Soria, who will turn 24 on Sunday, received a three-year contract extension through 2011 followed by three option years, the Royals announced Saturday night.
The deal could be worth as much as $32,350,000 and keep Soria with the Royals through the 2014 season, agent Oscar Suarez said. The club holds the option for the last three years of the six-year agreement.
"It's a big deal for me, for my career and my family -- I just try to look at it like that," Soria said. "This is security for me and my family today and the future, and I can just worry about baseball."
The deal calls for salaries of $1 million in 2009, $3 million in 2010 and $4 million in 2011, he said. The base salaries for the option years are $6 million in 2012, $8 million in 2013 and $8.75 million in 2014.
But those figures could increase if Soria becomes a starting pitcher, a possibility that has been discussed by the Royals. Included in the deal are escalators based on innings pitched as a starter or, if he remains a reliever, games finished.
"It's a good deal for Joakim, it's a good deal for the club," Suarez said. "It's a vesting option [for 2012] and if he does the things I think he can do, it'll vest automatically and the last two years are a straight club option."
According to Suarez, the maximum Soria could receive would be $32,350,000 as a starter or $30,750,000 as a closer. That, of course, is if Soria vests in 2012 and the club picks up the options.
"We're delighted to get a long-term deal with Joakim," Royals general manager Dayton Moore said. "It was important to us to potentially have Joakim through 2014.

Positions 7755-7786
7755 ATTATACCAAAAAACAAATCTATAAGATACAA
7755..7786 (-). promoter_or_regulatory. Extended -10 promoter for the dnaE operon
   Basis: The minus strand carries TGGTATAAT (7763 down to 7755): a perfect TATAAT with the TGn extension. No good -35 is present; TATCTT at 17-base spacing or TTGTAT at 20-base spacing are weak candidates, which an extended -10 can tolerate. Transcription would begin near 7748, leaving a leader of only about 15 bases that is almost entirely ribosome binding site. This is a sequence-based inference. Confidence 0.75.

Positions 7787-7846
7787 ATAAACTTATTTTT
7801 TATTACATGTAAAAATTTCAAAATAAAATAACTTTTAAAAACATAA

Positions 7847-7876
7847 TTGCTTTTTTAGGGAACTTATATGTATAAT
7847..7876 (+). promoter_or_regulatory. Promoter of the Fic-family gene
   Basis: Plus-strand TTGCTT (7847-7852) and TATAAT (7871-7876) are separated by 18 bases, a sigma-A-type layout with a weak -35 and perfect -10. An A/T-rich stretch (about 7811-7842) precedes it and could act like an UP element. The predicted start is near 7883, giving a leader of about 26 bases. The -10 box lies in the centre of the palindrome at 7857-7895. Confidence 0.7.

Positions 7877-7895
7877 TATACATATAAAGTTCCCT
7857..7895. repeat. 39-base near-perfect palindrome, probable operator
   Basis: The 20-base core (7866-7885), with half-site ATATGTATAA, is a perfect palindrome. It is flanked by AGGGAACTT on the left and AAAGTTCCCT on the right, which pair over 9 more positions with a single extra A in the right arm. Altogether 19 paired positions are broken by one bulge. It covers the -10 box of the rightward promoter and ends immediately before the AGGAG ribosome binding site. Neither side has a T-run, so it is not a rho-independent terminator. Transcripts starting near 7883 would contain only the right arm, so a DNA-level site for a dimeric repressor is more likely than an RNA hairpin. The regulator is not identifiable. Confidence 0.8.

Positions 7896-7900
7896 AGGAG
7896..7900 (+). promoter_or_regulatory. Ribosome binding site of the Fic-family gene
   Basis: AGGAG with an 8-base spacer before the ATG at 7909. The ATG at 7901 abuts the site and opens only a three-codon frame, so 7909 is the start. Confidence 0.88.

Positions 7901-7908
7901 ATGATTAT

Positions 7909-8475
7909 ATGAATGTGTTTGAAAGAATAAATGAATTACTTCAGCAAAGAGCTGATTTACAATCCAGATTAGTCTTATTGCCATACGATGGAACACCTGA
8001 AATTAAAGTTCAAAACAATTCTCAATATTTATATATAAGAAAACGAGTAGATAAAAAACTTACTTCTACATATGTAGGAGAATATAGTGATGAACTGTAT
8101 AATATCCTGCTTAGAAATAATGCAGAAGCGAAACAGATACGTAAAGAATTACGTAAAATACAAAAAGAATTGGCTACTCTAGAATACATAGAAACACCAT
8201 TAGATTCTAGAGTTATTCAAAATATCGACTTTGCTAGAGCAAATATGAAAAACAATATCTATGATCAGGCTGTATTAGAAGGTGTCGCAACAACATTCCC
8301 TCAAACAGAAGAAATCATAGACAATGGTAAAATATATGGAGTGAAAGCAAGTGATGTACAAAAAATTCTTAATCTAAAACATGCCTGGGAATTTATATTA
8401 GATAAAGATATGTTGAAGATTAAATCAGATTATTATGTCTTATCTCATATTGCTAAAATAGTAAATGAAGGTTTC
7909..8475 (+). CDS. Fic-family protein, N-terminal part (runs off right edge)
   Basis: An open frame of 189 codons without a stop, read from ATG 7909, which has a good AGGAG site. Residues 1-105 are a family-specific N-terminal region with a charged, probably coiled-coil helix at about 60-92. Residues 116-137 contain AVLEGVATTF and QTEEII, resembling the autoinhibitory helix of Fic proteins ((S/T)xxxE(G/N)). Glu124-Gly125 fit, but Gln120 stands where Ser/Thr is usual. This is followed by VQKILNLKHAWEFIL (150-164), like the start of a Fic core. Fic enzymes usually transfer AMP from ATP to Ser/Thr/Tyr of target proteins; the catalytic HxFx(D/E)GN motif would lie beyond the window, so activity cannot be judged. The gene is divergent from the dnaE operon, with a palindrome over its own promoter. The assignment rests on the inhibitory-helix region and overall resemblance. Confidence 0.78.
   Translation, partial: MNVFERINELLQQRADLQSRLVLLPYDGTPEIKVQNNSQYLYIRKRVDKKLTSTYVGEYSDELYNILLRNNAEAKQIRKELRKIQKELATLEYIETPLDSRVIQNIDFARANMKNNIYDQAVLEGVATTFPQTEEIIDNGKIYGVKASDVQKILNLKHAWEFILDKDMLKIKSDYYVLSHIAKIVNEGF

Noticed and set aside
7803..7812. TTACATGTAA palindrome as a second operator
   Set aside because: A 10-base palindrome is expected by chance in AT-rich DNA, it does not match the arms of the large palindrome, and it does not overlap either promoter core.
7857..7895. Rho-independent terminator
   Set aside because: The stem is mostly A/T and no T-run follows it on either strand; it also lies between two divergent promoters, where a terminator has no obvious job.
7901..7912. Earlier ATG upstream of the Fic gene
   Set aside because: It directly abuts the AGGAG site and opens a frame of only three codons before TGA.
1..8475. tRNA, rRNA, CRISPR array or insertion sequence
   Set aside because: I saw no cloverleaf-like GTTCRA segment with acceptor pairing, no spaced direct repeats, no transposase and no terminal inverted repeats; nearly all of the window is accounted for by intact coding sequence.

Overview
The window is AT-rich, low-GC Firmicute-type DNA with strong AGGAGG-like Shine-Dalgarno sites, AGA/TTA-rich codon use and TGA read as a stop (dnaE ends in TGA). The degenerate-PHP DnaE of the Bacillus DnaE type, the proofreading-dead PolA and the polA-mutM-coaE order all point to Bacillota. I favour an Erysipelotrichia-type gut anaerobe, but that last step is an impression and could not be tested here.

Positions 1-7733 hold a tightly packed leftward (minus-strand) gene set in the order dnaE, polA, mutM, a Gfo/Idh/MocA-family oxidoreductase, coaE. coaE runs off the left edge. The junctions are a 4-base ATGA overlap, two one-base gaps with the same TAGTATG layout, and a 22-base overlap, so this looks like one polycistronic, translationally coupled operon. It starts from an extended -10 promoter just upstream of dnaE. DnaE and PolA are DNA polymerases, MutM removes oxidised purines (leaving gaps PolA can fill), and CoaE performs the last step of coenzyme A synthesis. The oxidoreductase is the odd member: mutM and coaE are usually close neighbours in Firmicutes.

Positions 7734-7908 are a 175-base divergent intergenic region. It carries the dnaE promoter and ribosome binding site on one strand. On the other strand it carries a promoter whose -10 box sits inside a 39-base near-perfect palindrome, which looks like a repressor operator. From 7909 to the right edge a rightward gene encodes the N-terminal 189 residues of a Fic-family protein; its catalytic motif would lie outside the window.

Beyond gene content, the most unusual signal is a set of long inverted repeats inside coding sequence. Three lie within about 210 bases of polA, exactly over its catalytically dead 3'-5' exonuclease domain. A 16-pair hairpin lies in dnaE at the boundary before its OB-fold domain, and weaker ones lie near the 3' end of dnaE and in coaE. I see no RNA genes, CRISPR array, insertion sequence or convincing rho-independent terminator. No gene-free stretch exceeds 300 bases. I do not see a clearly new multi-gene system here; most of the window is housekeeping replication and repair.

"He's a very talented young pitcher and we're very happy to have him in a Royals uniform for a long time."
Moore said that Soria aggressively pursued the deal which was hammered out in the last 2 1/2 weeks.
Soria surged to prominence last season as an unheralded Rule 5 Draft choice, plucked from the San Diego Padres' system. He appeared in relief 62 times in set-up and closing roles, posting a 2.48 ERA and 17 saves.
This season began in sensational fashion with 16 1/3 scoreless innings -- just two-thirds of an inning shy of Hipolito Pichardo's club record of 17 shutout innings to start a season.
The streak finally ended on Friday night when the Florida Marlins' Jeremy Hermida belted a two-run homer. Even so Soria recovered to notch his 11th save in 11 chances, tying Al Hrabosky's club record (1978) for consecutive saves at the start of a season.
As Soria agreed to the contract, he had held opponents to a .088 average (5-for-54). He had a 1.04 ERA with 20 strikeouts and just two walks in 17 1/3 innings.
Dick Kaegel is a reporter for MLB.com. This story was not subject to the approval of Major League Baseball or its clubs.